Dairy Claw Lesion Identification

The Dairy Claw Lesion Identification Poster was developed through a combined effort by Zinpro Corporation, and the International Lameness Committee. It represents the first global consensus for claw lesion identification, naming convention and record keeping practices. By adopting consistent terminology throughout the world, both the prevalence and economic impact of various lesions will be easier to track and assess.

Proper Identification is Critical

Dairy claw lesions are organized into two categories: infectious and non-infectious. Effective claw lesion management starts by evaluating which category is most prevalent in a particular herd. Since corrective action plans must be appropriate for the category of lesion present, proper lesion identification is critical.

Single-letter Abbreviation, Global Application

The Dairy Claw Lesion Identification Poster features the use of a consistent, single-letter abbreviation for each lesion. Historically, the two most common lesion identification systems (AABP and ABC) are based on two letter abbreviations; however, dairy record keeping practices function more effectively with a single letter due to program character space constraints. With the single letter abbreviation system, lesion prevalence can be more accurately tracked and assessed worldwide by using a common letter for each lesion abbreviation.

Lesion Identification Guide

For more information about dairy claw lesion identification, request your free copy of the First Step® Dairy Claw Lesion Identification Guide. It features close-up color photographs, detailed descriptions, claw zones and single letter abbreviations for the 14 most common non-infectious and infectious claw lesions.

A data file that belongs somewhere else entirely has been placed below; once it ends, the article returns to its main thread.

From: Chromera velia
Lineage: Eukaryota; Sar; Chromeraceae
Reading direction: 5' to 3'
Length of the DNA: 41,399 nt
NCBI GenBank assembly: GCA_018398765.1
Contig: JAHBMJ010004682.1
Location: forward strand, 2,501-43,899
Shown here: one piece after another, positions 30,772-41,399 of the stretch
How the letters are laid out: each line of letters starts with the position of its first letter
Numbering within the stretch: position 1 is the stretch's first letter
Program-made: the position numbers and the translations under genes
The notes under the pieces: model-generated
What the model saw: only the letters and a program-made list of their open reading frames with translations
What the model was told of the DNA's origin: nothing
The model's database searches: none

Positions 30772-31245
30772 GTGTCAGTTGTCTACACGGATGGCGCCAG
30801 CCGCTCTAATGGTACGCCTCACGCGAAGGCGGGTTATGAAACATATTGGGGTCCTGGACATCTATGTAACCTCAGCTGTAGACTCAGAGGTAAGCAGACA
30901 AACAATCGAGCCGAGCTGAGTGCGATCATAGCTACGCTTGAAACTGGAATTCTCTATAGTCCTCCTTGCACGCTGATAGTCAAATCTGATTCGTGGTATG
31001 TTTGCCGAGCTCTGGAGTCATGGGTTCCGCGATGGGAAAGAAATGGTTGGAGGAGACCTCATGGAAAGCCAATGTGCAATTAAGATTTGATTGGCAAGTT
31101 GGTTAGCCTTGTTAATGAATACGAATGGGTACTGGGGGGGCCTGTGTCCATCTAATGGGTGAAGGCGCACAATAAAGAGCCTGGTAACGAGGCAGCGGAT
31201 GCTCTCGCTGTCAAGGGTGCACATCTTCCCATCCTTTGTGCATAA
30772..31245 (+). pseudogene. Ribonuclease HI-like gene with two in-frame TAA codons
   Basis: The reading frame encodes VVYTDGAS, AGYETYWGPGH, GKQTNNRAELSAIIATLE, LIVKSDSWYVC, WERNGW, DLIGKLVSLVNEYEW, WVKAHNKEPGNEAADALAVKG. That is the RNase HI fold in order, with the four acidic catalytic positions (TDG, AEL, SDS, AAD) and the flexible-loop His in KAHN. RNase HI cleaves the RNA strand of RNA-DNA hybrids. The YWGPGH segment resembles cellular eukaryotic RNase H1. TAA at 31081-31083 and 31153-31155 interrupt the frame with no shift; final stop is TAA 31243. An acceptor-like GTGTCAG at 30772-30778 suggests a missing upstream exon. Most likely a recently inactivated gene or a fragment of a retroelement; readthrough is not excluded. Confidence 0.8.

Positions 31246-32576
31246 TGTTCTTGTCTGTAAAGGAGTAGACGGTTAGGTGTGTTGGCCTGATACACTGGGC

Most Common Dairy Claw Lesions

Following is a summary of lesion names and common signs for the 14 most common non-infectious and infectious claw lesions in dairy cattle. The single letter lesion abbreviation is listed in parenthesis after the lesion name. For reference, the claw zone(s) affected by each claw lesion are also listed, as this provides the ability to cross reference lesion type with the particular claw zone(s) where each lesion occurs, resulting in more accurate lesion identification.


Non-Infectious Dairy Claw Lesions

White Line Lesion (W)
Zones affected: 1, 2, 3 Common signs:

  • In mild cases, a void occurs in the junction between the sole and the wall
  • In severe cases, abscesses form, generally at the heel-sole-wall juncture (zone 3)
Sole Ulcer (U)
Zone affected: 4 Common signs:

  • Raw sore (horn erosive defect) occurring at sole-heel junction on inner side of outside hind claw
  • Often occurs in both outside hind claws (when present)
Sole Hemorrhage (H)
Zones affected: 4, 5, 6 Common signs:

  • Slight to significant red (or blue) coloration of the sole
  • Not to be confused with natural black pigmentation of claw horn
Toe Ulcer (T)
Zone affected: 1 Common signs:

  • Black mark, blood stain and/or rupture in white line or sole at the toe